When thinking about what you as a customer can and should do to help protect yourself, it helps to understand what attackers might do with the stolen data. The primary risk with this kind of data is identity theft and fraud. An attacker who knows your full name, date of birth and drivers license number can reliably impersonate you to some (but not all) businesses and organisations.

Common advice includes resetting your passwords to valuable online accounts like online banking. That might be helpful in some cases but does not prevent an attacker from using the stolen information to impersonate you, allowing them to take control of your existing accounts or to create new ones in your name. The most common scenario I can imagine here is an attacker who phones up your bank and uses the stolen information to convince the operator that they are you, and then takes over your bank account or steals your money by having it transferred out, etc.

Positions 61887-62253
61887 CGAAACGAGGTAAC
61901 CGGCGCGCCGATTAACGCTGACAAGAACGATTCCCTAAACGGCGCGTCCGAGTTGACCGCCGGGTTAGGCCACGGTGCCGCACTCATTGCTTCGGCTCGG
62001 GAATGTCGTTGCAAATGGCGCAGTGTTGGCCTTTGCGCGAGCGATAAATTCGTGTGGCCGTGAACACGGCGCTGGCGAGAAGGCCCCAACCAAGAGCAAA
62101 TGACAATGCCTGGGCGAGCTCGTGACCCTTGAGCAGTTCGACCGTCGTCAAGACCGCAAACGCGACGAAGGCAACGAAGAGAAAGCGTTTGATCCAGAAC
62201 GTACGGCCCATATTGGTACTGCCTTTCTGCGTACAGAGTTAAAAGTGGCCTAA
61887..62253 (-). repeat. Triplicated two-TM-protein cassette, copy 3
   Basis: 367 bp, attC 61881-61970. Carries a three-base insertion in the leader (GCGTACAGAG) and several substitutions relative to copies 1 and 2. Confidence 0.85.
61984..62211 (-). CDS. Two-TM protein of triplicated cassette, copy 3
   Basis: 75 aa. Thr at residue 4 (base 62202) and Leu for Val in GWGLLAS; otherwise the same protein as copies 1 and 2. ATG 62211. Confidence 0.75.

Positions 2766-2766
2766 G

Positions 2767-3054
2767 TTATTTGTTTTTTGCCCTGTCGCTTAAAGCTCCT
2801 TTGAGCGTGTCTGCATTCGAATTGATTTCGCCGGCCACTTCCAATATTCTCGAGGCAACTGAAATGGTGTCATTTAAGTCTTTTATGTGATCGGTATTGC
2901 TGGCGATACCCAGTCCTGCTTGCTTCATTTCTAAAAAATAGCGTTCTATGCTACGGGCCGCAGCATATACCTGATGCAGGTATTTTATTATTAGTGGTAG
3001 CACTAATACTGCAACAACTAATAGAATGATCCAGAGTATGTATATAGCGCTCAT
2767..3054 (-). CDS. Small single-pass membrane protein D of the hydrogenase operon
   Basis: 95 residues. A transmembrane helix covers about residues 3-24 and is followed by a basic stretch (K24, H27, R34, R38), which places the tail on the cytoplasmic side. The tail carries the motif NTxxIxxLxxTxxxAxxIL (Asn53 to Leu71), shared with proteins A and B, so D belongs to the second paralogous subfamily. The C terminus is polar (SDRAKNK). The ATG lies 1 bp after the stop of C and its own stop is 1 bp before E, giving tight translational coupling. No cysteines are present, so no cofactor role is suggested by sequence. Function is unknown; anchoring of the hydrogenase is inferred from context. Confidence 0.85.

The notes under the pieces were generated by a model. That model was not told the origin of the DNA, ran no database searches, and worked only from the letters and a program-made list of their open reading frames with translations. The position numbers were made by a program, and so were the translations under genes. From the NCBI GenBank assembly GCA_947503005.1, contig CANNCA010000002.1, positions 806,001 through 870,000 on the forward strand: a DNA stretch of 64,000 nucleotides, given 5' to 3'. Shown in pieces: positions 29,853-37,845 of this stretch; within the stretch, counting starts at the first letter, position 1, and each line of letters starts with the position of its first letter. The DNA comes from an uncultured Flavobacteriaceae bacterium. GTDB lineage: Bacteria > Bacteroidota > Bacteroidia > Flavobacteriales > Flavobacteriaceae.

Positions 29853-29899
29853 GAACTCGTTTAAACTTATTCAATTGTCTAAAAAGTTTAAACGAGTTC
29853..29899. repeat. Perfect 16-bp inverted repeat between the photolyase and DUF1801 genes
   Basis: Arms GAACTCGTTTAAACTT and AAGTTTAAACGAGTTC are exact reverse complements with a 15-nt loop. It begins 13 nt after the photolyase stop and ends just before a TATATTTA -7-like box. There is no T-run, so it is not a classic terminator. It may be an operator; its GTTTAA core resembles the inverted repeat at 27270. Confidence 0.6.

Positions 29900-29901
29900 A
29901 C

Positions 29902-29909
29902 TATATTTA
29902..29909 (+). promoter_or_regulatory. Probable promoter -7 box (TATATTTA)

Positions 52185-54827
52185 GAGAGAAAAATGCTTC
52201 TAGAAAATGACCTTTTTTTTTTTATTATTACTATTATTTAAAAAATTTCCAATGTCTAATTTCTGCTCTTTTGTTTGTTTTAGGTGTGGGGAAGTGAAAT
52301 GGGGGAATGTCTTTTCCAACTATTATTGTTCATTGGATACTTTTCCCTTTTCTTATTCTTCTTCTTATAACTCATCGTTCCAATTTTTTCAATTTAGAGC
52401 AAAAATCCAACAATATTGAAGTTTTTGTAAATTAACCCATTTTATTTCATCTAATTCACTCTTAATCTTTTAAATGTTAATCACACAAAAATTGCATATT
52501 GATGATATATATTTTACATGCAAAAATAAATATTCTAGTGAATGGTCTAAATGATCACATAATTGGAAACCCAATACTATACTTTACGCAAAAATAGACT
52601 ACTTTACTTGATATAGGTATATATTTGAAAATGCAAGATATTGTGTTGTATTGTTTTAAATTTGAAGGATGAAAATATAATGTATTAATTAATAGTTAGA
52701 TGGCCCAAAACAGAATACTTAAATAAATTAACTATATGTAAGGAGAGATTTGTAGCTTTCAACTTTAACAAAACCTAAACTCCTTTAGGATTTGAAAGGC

Increased authentication for financially sensitive accounts accessed over the phone, and for your mobile phone account

To guard against this kind of threat, rather than changing your online banking password, you are much better off phoning up your bank and asking them whether they can put in place additional verification steps on your account, because (as a result of the Optus breach, being an Optus customer) you believe you are at risk of identity theft and fraud.

Bank Account and similar